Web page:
Söder on Monday admitted he had faced some “disappointments” but said he harboured “no resentment” towards Laschet. “We have cleared everything up and talked it out with each other,” he said.

Debt brake to stay

Despite the massive national debt, the CDU and CSU have ruled out tax increases in the manifest.

They want to completely abolish the solidarity surcharge, reduce the tax burden on small and medium incomes, as well as on families with children.

A corporate tax reform has also been announced.

The manifesto also says that the so-called debt brake – which commits Germany to not building up additional state debts – should stay. The manifest commits the party to returning to a federal budget without new debt as quickly as possible.

Life after Merkel

The CDU-CSU alliance, also known as the Union, has dominated German politics for much of the past 70 years but faces a struggle to rebrand itself without Merkel, who despite many ups and downs remains immensely popular.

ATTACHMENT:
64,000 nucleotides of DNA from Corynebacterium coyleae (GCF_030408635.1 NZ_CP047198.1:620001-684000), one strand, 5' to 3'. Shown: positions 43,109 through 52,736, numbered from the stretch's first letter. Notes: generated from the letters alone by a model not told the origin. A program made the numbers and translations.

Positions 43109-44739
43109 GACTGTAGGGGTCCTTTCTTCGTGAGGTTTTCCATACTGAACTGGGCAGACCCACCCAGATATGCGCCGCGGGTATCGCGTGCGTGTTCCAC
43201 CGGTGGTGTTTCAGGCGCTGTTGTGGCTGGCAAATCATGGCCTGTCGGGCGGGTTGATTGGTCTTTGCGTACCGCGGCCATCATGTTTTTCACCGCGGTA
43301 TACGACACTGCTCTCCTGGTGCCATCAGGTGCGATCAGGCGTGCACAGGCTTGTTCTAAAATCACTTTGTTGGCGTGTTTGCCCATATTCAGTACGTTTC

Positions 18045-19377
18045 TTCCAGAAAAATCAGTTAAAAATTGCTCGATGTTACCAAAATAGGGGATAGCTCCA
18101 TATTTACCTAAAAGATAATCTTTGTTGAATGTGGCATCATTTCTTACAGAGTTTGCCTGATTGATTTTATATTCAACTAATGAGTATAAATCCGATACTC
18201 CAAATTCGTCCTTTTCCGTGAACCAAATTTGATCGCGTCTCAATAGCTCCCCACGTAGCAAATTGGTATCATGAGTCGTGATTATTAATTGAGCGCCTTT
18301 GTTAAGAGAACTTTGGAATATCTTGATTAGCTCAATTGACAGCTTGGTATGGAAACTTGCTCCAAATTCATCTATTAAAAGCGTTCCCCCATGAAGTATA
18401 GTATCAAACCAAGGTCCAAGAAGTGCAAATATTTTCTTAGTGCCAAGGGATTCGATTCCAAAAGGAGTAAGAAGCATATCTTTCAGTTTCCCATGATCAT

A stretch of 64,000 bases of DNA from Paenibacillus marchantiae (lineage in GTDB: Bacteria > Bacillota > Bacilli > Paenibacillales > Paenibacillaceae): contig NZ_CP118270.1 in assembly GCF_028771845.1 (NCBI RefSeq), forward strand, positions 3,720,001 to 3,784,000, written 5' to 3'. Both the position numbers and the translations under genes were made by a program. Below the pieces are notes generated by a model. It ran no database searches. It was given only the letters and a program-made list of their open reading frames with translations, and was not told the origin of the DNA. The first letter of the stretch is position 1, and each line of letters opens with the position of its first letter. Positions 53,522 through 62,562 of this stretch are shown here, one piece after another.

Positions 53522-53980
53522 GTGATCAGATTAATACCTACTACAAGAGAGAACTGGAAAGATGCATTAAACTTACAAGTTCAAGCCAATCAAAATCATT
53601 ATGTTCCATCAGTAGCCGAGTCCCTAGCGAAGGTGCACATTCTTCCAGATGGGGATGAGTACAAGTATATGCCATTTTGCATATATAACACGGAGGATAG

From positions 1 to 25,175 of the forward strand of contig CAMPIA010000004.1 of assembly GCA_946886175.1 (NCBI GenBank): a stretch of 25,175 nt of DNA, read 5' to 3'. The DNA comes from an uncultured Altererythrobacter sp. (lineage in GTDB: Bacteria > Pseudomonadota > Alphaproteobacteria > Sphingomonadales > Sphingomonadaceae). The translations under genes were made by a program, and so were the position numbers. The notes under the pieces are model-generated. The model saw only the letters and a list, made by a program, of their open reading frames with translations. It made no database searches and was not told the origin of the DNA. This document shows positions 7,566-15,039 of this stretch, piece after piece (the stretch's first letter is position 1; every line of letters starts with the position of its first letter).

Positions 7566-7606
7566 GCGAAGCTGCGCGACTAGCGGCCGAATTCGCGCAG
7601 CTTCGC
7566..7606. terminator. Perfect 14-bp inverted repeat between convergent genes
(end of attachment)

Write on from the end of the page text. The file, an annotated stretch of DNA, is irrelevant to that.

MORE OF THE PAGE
“For a long time, Merkel alone was the Union’s manifesto,” the Bild daily wrote recently, suggesting that Laschet had been “rushing from meeting to meeting” in a scramble to finalise a new strategy for the alliance.

At final talks before the manifesto launch on Monday morning, Merkel stressed that global politics was entering a “new era”, sources close to the talks told AFP.

The conservatives have faltered as Merkel prepares to bow out, suffering from anger over the government’s pandemic management and a corruption scandal involving shady coronavirus mask contracts.

For several weeks earlier this year, they lost their customary lead in the polls to the Greens, who surged following the nomination of their youthful chancellor candidate Annalena Baerbock, 40.